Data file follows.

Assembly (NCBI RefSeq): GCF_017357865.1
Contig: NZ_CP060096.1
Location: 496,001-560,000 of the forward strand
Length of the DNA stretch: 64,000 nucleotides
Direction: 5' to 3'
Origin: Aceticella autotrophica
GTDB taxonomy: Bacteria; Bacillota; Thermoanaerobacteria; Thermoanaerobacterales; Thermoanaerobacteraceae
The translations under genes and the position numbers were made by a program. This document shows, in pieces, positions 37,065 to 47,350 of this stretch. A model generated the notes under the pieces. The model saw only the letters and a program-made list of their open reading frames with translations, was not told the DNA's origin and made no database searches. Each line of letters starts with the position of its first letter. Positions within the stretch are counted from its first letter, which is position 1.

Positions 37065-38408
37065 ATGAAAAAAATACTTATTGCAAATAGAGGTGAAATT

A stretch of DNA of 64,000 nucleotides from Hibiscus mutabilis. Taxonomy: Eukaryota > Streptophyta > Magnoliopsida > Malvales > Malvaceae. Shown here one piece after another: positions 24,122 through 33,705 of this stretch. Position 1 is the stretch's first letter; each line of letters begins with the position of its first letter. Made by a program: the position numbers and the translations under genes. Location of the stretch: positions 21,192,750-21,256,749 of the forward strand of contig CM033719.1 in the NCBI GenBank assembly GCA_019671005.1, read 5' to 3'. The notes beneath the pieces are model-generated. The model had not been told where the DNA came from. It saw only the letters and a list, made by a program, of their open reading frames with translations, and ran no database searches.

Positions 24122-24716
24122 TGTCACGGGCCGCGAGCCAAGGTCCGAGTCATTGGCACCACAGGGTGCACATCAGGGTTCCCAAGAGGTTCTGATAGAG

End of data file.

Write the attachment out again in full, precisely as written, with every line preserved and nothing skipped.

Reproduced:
Assembly (NCBI RefSeq): GCF_017357865.1
Contig: NZ_CP060096.1
Location: 496,001-560,000 of the forward strand
Length of the DNA stretch: 64,000 nucleotides
Direction: 5' to 3'
Origin: Aceticella autotrophica
GTDB taxonomy: Bacteria; Bacillota; Thermoanaerobacteria; Thermoanaerobacterales; Thermoanaerobacteraceae
The translations under genes and the position numbers were made by a program. This document shows, in pieces, positions 37,065 to 47,350 of this stretch. A model generated the notes under the pieces. The model saw only the letters and a program-made list of their open reading frames with translations, was not told the DNA's origin and made no database searches. Each line of letters starts with the position of its first letter. Positions within the stretch are counted from its first letter, which is position 1.

Positions 37065-38408
37065 ATGAAAAAAATACTTATTGCAAATAGAGGTGAAATT

A stretch of DNA of 64,000 nucleotides from Hibiscus mutabilis. Taxonomy: Eukaryota > Streptophyta > Magnoliopsida > Malvales > Malvaceae. Shown here one piece after another: positions 24,122 through 33,705 of this stretch. Position 1 is the stretch's first letter; each line of letters begins with the position of its first letter. Made by a program: the position numbers and the translations under genes. Location of the stretch: positions 21,192,750-21,256,749 of the forward strand of contig CM033719.1 in the NCBI GenBank assembly GCA_019671005.1, read 5' to 3'. The notes beneath the pieces are model-generated. The model had not been told where the DNA came from. It saw only the letters and a list, made by a program, of their open reading frames with translations, and ran no database searches.

Positions 24122-24716
24122 TGTCACGGGCCGCGAGCCAAGGTCCGAGTCATTGGCACCACAGGGTGCACATCAGGGTTCCCAAGAGGTTCTGATAGAG